“Time is in short supply. We are dealing with an apocalyptic set of unfolding tragedies,” it reads.
Shortly after revealing Virgo, Kwon offered via Twitter to help Greta Thunberg on her campaign to address climate change, using Tendermint. Thunberg did not reply.
In late November, he wrote a thread on Twitter about how to rule the world in just 12 steps, envisioning an Elizabeth Warren presidency that would end in a devil’s bargain between the White House and Facebook such that universal basic income launches over Libra, supporting people and certain “approved businesses.”
A month later, Kwon would decide to adopt a new persona on Twitter to supplement the one associated with him as a company founder. In early December the account @BitcoinJaesus first appeared, writing: “The consequence of the theory of special relativity is information theory.”
He’s currently tweeting under multiple accounts, including @jaekwon, @jaesustein and @BitcoinJaesus. Fortunately, all of these retweet each other fairly liberally.
As of this writing, the @BitcoinJaesus account is focused on convincing followers the Wuhan coronavirus is a weaponized infection, dramatically worse than what has been described so far. (To be fair, this is not the only prominent account on Crypto Twitter espousing such views.)
Meanwhile, people within Kwon’s company have come to find his behavior untenable, according to the same source speaking on the condition of anonymity. This has been raised with him multiple ways internally, the source said, though until this week no one felt safe going public with their concerns.
In September, the company had a staff retreat that did not go well, the source added. People expressed frustration both with how the company was being run and how they were being treated.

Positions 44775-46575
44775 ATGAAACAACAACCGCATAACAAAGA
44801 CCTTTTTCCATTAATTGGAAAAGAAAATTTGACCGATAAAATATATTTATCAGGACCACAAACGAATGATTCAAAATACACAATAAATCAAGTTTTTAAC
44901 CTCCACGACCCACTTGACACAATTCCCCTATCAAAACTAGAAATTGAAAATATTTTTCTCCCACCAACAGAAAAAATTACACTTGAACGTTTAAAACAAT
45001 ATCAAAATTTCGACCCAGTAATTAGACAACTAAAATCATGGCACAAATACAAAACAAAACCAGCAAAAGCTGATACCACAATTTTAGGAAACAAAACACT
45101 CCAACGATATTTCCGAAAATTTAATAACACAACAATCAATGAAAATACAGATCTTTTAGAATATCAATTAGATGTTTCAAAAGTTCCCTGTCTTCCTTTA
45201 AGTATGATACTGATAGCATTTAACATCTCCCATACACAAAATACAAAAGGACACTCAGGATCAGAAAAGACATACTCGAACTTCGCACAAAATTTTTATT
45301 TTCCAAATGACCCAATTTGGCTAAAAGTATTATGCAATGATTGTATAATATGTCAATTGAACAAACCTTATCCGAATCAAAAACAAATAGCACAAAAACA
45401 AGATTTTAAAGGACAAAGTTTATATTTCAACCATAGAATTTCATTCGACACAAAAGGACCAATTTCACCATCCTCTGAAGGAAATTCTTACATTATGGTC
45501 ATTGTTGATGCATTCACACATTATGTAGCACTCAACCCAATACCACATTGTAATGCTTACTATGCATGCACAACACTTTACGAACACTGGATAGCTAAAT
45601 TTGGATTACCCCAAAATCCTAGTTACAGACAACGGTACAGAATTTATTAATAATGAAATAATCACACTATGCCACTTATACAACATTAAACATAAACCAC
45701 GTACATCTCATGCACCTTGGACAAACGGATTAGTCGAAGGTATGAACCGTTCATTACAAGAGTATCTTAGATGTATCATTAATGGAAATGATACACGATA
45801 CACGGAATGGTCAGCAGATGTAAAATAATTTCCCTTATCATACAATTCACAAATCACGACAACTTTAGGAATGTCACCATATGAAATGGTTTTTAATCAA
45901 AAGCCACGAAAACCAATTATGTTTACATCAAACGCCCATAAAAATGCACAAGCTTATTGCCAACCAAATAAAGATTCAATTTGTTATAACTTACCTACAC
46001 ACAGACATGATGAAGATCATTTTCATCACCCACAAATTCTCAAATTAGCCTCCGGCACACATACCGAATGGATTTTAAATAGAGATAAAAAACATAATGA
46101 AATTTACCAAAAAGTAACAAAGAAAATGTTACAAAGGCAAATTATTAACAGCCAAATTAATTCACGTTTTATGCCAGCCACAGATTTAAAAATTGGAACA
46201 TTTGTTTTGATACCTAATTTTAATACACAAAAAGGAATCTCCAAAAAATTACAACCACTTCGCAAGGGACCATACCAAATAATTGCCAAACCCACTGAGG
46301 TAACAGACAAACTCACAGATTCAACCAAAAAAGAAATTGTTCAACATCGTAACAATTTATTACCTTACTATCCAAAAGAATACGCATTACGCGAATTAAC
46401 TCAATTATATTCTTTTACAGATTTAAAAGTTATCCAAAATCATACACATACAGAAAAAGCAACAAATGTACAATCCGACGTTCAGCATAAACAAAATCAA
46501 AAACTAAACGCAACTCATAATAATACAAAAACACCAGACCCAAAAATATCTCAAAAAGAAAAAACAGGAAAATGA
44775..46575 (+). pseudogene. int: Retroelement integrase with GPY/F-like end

On Monday, Zaki Manian, director of Tendermint Labs, went public with his position in a strongly worded thread on Twitter.
“Over the last 6 months, Jae has obsessively focused on Virgo while neglecting and under resourcing IBC,” Manian wrote.
Manian is probably the best-known person in the Cosmos project outside of Kwon himself, frequently speaking about the network at conferences and on panels. He gave the update on Cosmos alongside Kwon, for example, at Consensus 2019.
Manian’s Twitter thread goes on to point to the @jaesustein and @BitcoinJaesus personas as creating problems both with current staff and with recruiting new talent.
Later in the thread, Manian writes, “For the past month, Jae has subjected every internal communication channel to religious discrimination, loyalty tests and abusive rants.”
A source within the company corroborated Manian’s view, describing an adversarial environment at Tendermint and a staff beset by a series of crises Kwon refuses to address.
Manian has so far declined to comment further to CoinDesk. Of Cosmos’ investors, 1confirmation has replied to CoinDesk about the controversy, noting internal tensions can be “a positive signal.”
Kwon tweeted on Jan. 19, “People keep asking me why I keep bombing my reputation. I think I’m investing in a new one and showing where I give my fucks…”